Schools in Maharashtra are not yet equipped for inclusive education, as teachers are not trained to handle children with special needs, a recent study has revealed.
A nationwide survey by the National Council of Educational Research and Training (NCERT) published in April, which interviewed 203 teachers and 273 students, has found that 99.9% of mentally-challenged children and those with learning disabilities want to study in a regular school.
However, 16 states, including Maharashtra, do not include training for teachers on how to be sensitive to the needs of these children in the syllabus of the Diploma in Education or Bachelor’s in Education courses.
The Right to Education Act states that children with learning disabilities should study in mainstream schools.
The study found that while 44.5% students said they needed special attention from teachers, 57.1% teachers have not been trained on how to meet this need.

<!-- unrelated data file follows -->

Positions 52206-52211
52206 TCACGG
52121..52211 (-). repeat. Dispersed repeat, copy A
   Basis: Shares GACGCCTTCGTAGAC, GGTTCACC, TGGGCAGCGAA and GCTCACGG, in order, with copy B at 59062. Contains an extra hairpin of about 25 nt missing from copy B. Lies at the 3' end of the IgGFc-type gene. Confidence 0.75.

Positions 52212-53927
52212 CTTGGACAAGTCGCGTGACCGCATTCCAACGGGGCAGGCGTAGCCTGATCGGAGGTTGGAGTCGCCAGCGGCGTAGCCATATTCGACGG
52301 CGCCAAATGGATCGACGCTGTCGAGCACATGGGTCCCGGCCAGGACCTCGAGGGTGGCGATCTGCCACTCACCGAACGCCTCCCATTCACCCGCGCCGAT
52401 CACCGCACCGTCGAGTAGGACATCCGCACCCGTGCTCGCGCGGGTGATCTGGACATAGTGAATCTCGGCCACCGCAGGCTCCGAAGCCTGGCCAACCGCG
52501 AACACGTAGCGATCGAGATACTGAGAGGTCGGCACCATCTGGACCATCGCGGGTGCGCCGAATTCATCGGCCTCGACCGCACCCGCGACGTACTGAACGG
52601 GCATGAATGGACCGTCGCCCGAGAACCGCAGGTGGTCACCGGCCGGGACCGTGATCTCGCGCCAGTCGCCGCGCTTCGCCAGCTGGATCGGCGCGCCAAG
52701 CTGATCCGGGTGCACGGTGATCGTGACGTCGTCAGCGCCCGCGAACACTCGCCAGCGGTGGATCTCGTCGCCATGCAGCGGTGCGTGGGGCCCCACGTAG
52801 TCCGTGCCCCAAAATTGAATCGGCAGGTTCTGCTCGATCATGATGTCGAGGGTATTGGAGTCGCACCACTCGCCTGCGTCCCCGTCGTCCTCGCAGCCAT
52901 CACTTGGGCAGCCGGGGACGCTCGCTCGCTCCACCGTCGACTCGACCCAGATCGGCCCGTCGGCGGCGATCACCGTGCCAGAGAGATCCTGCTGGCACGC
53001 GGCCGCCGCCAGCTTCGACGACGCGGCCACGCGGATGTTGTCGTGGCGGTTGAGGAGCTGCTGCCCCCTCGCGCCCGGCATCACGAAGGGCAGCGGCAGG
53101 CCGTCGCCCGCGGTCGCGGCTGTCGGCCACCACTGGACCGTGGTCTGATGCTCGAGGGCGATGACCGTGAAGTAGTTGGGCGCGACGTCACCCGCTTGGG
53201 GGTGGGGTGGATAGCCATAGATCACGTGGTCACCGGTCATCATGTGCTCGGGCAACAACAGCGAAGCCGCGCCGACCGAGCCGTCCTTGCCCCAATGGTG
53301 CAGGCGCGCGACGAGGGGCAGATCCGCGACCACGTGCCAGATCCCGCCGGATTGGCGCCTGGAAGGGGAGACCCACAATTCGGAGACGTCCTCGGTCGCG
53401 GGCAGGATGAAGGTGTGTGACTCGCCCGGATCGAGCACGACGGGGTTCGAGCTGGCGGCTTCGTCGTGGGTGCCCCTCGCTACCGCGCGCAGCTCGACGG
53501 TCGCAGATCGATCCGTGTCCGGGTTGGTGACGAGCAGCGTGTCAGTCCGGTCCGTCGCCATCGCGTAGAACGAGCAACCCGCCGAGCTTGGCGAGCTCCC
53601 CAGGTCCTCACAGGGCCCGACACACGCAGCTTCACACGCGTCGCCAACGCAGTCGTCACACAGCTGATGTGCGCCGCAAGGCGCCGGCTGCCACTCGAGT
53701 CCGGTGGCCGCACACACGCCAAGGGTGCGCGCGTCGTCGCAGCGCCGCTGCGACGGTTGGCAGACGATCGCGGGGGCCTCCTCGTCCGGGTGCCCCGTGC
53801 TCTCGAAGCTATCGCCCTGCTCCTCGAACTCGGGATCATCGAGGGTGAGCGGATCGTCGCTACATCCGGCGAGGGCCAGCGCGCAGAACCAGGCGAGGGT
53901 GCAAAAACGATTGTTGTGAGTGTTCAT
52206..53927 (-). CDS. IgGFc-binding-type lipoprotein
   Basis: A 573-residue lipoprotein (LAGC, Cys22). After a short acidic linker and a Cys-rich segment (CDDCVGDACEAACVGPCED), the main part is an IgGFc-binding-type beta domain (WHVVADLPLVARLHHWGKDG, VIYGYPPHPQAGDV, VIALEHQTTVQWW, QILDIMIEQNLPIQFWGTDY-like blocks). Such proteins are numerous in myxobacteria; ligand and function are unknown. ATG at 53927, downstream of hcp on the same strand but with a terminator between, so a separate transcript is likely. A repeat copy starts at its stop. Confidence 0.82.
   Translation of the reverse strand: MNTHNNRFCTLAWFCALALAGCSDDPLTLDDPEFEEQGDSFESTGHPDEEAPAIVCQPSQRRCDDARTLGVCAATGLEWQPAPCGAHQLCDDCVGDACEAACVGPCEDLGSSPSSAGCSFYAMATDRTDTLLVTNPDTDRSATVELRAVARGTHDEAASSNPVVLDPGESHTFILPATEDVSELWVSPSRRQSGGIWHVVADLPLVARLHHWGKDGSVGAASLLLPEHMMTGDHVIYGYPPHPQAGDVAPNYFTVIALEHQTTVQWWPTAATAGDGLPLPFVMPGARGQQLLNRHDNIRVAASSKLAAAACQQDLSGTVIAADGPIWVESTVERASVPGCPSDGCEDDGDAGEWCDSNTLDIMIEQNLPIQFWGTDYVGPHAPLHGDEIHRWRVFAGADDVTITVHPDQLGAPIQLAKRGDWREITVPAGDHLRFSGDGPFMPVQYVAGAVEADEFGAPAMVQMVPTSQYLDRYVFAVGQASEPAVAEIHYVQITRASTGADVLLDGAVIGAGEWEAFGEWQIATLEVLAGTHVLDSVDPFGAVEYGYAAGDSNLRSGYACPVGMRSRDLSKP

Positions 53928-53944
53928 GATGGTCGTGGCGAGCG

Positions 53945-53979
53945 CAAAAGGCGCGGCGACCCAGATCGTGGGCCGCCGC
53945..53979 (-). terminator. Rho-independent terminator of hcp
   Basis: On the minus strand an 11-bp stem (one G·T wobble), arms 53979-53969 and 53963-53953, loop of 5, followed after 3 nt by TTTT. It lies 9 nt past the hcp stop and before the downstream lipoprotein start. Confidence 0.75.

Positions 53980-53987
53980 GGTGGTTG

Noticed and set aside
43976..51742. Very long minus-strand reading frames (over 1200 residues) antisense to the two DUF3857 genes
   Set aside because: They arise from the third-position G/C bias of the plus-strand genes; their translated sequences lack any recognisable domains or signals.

“Teachers can teach in an inclusive education set-up only if they are trained to address differences among children,” said Mithu Alur, founder chairperson, Able Disable All People Together. Alur, head of the task force for persons with disabilities, which is part of the National Monitoring Committee, had given suggestions to the government to integrate training in the curriculum.
“It could be easily done by adding training modules in the BEd or DEd syllabus. But the government is not showing any interest,” she added.
However, the state has appointed special educators to address the needs of these students, the study found. “We do not have the resources to provide such training to general teachers. It is unnecessary as we have appointed special educators,” said a senior education official.
Experts feel having a special educator is not sufficient.
“If children with special needs are going to study alongside other kids, we need to train the class teacher how to teach them,” said Arundhati Chavan, president of the PTA United Forum.
Training would also help teachers in identifying children with learning disabilities and refer them to special educators.